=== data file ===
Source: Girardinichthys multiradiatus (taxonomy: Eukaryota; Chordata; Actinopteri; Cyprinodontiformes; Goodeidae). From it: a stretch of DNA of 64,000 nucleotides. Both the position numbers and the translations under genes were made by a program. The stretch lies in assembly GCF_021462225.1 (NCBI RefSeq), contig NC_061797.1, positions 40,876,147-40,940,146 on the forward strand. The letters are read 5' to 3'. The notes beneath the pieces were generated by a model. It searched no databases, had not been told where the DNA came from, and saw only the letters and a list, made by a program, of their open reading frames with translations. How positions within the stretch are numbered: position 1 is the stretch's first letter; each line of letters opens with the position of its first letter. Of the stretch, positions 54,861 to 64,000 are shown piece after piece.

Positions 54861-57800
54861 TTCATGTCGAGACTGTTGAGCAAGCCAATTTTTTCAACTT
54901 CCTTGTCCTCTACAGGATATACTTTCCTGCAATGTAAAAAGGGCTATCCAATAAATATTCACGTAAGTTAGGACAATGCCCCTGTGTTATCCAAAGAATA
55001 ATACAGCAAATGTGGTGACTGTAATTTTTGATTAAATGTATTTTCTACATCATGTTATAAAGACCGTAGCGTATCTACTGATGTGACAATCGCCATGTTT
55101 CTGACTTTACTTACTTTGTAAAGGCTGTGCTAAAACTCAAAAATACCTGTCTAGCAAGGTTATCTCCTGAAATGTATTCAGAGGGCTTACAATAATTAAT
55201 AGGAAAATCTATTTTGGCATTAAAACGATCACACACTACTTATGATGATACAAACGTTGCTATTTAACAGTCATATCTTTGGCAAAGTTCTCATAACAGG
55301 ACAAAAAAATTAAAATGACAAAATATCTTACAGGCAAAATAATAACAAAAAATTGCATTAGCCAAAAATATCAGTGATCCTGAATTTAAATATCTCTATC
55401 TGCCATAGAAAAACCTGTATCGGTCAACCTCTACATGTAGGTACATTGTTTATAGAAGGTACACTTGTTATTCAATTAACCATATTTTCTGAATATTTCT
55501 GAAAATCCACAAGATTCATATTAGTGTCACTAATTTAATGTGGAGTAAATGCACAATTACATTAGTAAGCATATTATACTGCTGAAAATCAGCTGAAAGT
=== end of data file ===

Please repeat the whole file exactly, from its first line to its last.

Source: Girardinichthys multiradiatus (taxonomy: Eukaryota; Chordata; Actinopteri; Cyprinodontiformes; Goodeidae). From it: a stretch of DNA of 64,000 nucleotides. Both the position numbers and the translations under genes were made by a program. The stretch lies in assembly GCF_021462225.1 (NCBI RefSeq), contig NC_061797.1, positions 40,876,147-40,940,146 on the forward strand. The letters are read 5' to 3'. The notes beneath the pieces were generated by a model. It searched no databases, had not been told where the DNA came from, and saw only the letters and a list, made by a program, of their open reading frames with translations. How positions within the stretch are numbered: position 1 is the stretch's first letter; each line of letters opens with the position of its first letter. Of the stretch, positions 54,861 to 64,000 are shown piece after piece.

Positions 54861-57800
54861 TTCATGTCGAGACTGTTGAGCAAGCCAATTTTTTCAACTT
54901 CCTTGTCCTCTACAGGATATACTTTCCTGCAATGTAAAAAGGGCTATCCAATAAATATTCACGTAAGTTAGGACAATGCCCCTGTGTTATCCAAAGAATA
55001 ATACAGCAAATGTGGTGACTGTAATTTTTGATTAAATGTATTTTCTACATCATGTTATAAAGACCGTAGCGTATCTACTGATGTGACAATCGCCATGTTT
55101 CTGACTTTACTTACTTTGTAAAGGCTGTGCTAAAACTCAAAAATACCTGTCTAGCAAGGTTATCTCCTGAAATGTATTCAGAGGGCTTACAATAATTAAT
55201 AGGAAAATCTATTTTGGCATTAAAACGATCACACACTACTTATGATGATACAAACGTTGCTATTTAACAGTCATATCTTTGGCAAAGTTCTCATAACAGG
55301 ACAAAAAAATTAAAATGACAAAATATCTTACAGGCAAAATAATAACAAAAAATTGCATTAGCCAAAAATATCAGTGATCCTGAATTTAAATATCTCTATC
55401 TGCCATAGAAAAACCTGTATCGGTCAACCTCTACATGTAGGTACATTGTTTATAGAAGGTACACTTGTTATTCAATTAACCATATTTTCTGAATATTTCT
55501 GAAAATCCACAAGATTCATATTAGTGTCACTAATTTAATGTGGAGTAAATGCACAATTACATTAGTAAGCATATTATACTGCTGAAAATCAGCTGAAAGT